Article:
Training and Animal Behavior

Living with animals can be a challenging undertaking. They speak a different language and have different goals and priorities than we often do. Their priority might be food and exploration while ours may be keeping the house in order and protecting family and visitors from injury and chaos. Why, then do we choose to have animals in our homes? We gain so much from their presence in our lives. We can learn a new language, open our perspectives and view of the world, and share compassion and understanding with a species other than our own. And it is just plain fun.

Part of "training" animals is first understanding their normal behaviors and how to communicate with them. This can vary by species, breed and certainly by individual. For instance, cats can become anxious and threatened by things that might not bother a dog at all. Small cats are a prey species as well as a predator, so they look at their world from both perspectives - survival and hunting. Dogs have been bred to include such a variety of characteristics that they can be difficult to pigeonhole. It is useful to think of them in terms of breed categories or "jobs". Terriers are bred for different traits than retrievers or shepherds. An energetic breed like a labrador needs to run some of that off before he can even think of trying to behave. That energy has to go somewhere, and if it is not given a positive outlet like ball chasing or other active play, it will present itself in more destructive ways. Each species and breed comes with it's own challenges and useful characteristics depending on your point of view. Working with these basic inborn qualities can help us to live with our individual animal companions, even better, considering these qualities before buying or adopting a pet can make a huge difference for the whole family.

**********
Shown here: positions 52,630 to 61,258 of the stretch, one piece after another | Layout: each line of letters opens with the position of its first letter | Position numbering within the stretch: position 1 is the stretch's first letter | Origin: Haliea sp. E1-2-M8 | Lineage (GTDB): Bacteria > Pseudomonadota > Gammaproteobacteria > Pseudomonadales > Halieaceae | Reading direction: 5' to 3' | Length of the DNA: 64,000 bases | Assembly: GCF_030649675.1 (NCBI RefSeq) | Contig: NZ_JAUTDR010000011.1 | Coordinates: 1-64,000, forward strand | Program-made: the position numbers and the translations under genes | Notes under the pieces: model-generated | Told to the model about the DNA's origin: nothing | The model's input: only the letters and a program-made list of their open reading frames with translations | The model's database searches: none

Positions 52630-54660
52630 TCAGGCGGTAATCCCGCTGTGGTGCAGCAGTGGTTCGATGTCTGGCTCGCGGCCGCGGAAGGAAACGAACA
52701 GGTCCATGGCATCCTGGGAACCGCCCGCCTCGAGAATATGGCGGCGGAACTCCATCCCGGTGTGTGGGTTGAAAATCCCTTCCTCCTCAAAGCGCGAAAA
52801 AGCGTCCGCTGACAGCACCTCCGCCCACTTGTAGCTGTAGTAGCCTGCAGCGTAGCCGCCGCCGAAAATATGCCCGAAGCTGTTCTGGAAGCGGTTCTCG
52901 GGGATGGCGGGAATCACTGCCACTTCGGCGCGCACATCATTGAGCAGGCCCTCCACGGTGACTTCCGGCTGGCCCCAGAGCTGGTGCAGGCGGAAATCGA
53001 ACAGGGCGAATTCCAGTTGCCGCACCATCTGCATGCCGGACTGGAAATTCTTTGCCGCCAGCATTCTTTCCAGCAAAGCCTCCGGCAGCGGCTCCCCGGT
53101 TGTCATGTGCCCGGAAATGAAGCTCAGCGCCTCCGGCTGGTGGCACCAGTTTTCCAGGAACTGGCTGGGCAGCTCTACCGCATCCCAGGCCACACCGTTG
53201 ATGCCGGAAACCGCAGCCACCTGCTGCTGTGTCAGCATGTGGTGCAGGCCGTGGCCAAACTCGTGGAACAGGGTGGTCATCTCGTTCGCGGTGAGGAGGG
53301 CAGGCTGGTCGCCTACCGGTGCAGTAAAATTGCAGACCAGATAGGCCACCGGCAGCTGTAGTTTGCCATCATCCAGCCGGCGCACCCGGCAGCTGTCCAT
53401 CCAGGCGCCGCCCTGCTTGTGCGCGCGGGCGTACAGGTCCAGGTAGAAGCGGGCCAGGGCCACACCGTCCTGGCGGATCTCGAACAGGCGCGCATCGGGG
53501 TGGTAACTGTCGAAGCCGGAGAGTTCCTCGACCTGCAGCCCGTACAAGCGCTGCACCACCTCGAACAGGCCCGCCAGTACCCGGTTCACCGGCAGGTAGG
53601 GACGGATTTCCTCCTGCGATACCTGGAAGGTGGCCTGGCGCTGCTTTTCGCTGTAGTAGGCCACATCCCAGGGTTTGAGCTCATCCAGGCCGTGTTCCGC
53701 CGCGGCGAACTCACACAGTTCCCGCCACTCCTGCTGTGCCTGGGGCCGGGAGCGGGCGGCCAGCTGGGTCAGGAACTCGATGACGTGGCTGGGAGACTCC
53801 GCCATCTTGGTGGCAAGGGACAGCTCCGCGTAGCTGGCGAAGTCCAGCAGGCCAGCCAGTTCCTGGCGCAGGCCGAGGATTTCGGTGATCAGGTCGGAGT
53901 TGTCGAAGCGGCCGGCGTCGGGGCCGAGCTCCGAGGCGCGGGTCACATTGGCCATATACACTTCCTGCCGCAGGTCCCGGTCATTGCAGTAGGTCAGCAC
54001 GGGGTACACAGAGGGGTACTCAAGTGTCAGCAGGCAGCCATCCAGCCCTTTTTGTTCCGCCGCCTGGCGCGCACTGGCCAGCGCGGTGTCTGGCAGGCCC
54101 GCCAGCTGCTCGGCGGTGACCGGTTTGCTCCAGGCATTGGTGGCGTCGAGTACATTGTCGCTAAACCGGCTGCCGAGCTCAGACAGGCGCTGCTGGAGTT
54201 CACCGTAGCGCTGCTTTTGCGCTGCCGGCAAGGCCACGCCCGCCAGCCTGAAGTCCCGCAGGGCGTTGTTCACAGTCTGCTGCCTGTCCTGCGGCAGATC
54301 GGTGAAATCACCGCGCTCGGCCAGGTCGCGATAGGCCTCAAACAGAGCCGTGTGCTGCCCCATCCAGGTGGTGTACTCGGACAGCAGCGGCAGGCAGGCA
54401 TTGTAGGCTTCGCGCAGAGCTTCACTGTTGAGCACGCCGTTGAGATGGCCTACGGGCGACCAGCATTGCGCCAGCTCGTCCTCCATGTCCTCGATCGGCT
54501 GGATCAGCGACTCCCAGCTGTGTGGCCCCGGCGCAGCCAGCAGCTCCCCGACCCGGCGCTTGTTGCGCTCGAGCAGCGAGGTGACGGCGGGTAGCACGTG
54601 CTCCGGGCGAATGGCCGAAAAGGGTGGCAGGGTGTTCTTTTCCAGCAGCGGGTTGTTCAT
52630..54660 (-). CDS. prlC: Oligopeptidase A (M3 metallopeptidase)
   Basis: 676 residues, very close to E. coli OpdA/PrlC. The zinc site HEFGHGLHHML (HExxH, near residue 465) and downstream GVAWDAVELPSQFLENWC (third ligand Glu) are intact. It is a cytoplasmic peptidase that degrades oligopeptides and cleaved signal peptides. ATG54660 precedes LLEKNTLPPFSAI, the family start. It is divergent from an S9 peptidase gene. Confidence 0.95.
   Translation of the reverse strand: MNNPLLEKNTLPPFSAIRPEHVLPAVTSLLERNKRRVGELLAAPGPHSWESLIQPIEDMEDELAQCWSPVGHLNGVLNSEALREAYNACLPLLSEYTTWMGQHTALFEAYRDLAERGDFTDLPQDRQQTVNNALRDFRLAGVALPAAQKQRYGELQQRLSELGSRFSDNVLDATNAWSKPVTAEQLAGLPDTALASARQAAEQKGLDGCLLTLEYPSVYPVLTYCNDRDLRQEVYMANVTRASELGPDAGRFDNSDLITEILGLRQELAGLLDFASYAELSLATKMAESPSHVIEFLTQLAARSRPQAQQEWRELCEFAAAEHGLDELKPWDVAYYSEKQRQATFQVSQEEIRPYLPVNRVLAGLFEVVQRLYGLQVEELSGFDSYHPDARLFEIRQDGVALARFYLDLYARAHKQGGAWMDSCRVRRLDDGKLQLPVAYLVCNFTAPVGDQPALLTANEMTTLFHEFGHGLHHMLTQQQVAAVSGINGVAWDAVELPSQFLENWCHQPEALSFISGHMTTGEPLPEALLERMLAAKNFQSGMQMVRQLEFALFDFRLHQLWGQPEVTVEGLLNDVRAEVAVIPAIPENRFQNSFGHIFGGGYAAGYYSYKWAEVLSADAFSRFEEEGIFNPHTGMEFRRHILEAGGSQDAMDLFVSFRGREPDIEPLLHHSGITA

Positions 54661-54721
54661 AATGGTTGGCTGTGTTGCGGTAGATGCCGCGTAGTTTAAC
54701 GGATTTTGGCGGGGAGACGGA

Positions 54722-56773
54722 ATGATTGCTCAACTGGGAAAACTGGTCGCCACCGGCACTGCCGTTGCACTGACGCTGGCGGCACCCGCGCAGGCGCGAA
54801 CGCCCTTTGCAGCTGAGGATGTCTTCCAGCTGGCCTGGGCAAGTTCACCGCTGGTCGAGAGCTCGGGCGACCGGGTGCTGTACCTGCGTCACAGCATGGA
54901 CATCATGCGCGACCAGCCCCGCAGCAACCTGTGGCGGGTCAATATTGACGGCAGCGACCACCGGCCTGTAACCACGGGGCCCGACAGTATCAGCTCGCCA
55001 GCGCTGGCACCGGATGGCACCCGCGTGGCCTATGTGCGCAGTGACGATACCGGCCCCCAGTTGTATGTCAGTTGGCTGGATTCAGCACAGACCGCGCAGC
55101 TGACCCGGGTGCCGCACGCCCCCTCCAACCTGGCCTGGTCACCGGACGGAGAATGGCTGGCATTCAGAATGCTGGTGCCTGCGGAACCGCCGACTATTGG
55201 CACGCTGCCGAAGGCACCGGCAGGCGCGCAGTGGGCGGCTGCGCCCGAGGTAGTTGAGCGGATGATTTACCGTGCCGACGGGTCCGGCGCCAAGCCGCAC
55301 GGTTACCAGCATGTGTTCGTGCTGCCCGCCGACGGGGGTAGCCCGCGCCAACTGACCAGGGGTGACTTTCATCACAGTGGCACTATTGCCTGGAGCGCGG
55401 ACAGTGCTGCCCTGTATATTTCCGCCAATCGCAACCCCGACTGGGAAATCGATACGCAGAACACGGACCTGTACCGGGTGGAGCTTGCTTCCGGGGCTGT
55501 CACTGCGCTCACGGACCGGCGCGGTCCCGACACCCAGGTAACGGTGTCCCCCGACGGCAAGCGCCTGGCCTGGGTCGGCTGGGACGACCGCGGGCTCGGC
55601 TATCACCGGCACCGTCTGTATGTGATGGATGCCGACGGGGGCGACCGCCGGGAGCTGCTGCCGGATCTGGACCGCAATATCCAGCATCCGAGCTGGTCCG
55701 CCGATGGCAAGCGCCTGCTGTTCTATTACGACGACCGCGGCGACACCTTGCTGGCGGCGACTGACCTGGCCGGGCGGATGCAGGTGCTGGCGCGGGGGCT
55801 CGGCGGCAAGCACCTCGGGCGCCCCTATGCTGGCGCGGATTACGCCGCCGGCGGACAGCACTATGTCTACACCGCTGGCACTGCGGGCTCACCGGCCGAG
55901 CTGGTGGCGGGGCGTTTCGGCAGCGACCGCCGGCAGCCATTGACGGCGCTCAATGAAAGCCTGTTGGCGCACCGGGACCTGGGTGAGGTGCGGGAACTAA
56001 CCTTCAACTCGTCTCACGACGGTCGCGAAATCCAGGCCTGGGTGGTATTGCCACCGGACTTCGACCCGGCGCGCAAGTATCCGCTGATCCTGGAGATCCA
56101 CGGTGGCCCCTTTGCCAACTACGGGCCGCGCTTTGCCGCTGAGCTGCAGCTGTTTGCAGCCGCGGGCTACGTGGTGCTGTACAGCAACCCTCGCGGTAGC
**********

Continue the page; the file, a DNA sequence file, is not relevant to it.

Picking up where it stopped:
Some aspects of training are universal, such as clear instructions -short commands, not long-winded diatribes- and consistent expectations. You can't allow begging from the table one day and get upset about it the next. Set clear expectations and be sure the whole family sticks with them.

Set them up for success - puppy and cat proof by not leaving valuable items (including leather shoes, felt toys and enticing chocolate cakes) unattended. Use crates when not under strict observation until they have been proven trustworthy. For dogs, this can be well into their second year or even lifelong if the crate becomes a comfortable den and safe place for them. Cats, especially kittens, should have a special room where they cannot harm anything, or themselves, when they are left alone until they can be trusted in the entire house.

Every opportunity to behave in an unacceptable manner reinforces that behavior, just as every positive behavior can be rewarded and encouraged to build acceptable habits. Research over the past 10-15 years has found that positive reinforcement with treats, praise and enjoyable consequences, is a much more successful and long-lasting training method than punishment based training which can build fear and aggression in some animals.

Some behavior problems or changes in behavior, such as housesoiling or anxiety, may indicate a health problem. A veterinary examination can help with medical and some behavioral issues.